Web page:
How an NYU grad student is making a name for himself on and off the court

NYU basketball’s Spencer Freedman is a graduate transfer student from Harvard University — and has played a crucial role in the Violets’ impressive season.  


(Courtesy of NYU Athletics)

Miller Romm, Staff Writer

Before helping to turn around the NYU men’s basketball program, graduate guard Spencer Freedman was once a four-star point guard at Mater Dei High School, with offers from the University of South California, University of Washington, Rice University and three Ivy League schools.

Raised in Pacific Palisades, California, Freedman learned the game of basketball from his dad. He started his first year at Santa Monica High School before transferring to Mater Dei.

“[Mater Dei is a] national powerhouse,” Freedman said. “The coaching is great, the teammates are great — it is just run so well.”

In his time at Mater Dei, Freedman participated in some of the biggest games of his career, including his 2017 CIF Southern Section semi-finals appearance at USC’s Galen Center. There, he faced off against brothers LaMelo and LiAngelo Ball, who both made it to the NBA. This 2017 game had a college-like atmosphere which included 10,258 spectators and fans. Mater Dei won the highly anticipated matchup, and Freedman notched 17 points. 

“The environment was crazy,” Freedman recounted. “It was the peak of the Ball brother era and it was just insane.”

After competing against the top basketball recruits in high school, Freedman was motivated to take career to the next level, committing to Harvard over numerous Power 5 schools.

“The ball will stop dribbling at some point,” said Freedman, regarding his choice to enroll at Harvard.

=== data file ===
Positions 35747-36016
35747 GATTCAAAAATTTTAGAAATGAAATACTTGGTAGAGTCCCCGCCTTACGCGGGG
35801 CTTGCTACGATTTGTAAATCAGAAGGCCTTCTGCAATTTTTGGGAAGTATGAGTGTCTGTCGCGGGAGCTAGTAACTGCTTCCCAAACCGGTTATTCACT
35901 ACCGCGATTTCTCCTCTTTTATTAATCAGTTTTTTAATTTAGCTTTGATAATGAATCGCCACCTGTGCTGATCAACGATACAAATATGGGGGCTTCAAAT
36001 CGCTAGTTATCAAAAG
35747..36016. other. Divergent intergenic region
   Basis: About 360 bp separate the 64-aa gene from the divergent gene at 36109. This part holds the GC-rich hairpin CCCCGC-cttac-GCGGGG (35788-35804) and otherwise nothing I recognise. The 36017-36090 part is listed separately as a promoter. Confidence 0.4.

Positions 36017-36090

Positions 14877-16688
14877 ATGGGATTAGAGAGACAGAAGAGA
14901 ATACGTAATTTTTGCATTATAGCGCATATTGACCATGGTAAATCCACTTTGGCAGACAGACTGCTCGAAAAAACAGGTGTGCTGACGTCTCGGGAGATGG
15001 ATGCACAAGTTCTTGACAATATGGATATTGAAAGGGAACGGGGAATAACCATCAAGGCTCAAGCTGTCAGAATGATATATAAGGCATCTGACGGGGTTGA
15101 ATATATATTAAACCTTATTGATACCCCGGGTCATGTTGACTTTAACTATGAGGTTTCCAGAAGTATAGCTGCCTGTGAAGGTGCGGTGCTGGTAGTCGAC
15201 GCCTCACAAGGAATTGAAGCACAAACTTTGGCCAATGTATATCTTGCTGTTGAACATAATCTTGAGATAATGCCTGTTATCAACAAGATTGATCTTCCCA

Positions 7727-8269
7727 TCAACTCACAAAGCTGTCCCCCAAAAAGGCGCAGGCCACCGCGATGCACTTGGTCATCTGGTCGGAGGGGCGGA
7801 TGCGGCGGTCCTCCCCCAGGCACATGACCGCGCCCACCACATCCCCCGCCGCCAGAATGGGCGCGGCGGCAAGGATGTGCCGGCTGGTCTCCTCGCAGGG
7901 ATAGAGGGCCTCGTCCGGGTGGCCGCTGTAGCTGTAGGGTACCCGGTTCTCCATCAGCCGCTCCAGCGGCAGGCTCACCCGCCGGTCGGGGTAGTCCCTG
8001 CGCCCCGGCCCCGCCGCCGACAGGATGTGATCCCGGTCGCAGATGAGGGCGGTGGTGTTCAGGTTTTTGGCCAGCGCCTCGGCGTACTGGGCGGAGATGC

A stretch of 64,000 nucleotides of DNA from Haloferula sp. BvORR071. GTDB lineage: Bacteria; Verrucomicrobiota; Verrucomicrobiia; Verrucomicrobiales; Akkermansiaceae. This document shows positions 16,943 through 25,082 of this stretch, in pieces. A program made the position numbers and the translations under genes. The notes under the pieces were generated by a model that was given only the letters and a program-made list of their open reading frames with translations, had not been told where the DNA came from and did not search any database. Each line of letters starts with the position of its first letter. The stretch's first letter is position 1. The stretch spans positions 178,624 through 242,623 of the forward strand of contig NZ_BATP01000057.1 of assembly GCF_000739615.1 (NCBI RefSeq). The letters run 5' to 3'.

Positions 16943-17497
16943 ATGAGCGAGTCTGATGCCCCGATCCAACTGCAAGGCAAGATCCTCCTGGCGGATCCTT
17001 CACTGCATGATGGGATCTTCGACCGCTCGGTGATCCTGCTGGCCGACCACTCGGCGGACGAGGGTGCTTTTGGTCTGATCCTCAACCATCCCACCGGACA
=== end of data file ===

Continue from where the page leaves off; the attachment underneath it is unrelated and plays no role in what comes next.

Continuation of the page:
Half of being a college athlete is understanding that academics remain essential. For Freedman, that meant choosing the university with the best computer science program. With Harvard boasting both one of the top-ranked computer science programs in the nation, and one of the most successful Ivy League basketball teams, Massachusetts was the ideal destination for the California native. 

During his four years at Harvard, Freedman was on a Crimson team that made the Ivy League championship game in 2019, and even played against his current head coach, Dave Klatsky, in 2021 when Harvard defeated Colgate University 89-84.

Now, he’s spending his final season competing for a chance to play in the NCAA Men’s Division III Basketball Tournament. 

Just two weeks ago, NYU was falling out of tournament contention. Since then, the Violets have embarked on a four-game win streak and, in the last two games, Freedman has averaged 23 points per game, as well as over five assists to place the Violets in prime position to secure a spot in the tournament. During their win streak, NYU defeated four tough conference teams, a feat that would’ve been improbable without Freedman stepping up his game when it mattered most. The team now has a high chance of making it to the tournament. They will close out at home against conference foe Brandeis University. 

Freedman has spent his high school and college years playing the game he loved, but never took his eye off the importance of education. With a Harvard undergraduate degree and an NYU graduate degree in progress, he has a bright future ahead — regardless of this season’s outcome. Following the end of his basketball career, Freedman intends to explore machine learning and artificial intelligence.

“I’ve been so fortunate to be able to have such fabulous life experiences through the game of basketball,” Freedman said. “From attending Harvard, and now NYU, living in such amazing cities and meeting incredible people, the game of basketball has truly opened so many doors for me.”

Contact Miller Romm at [email protected].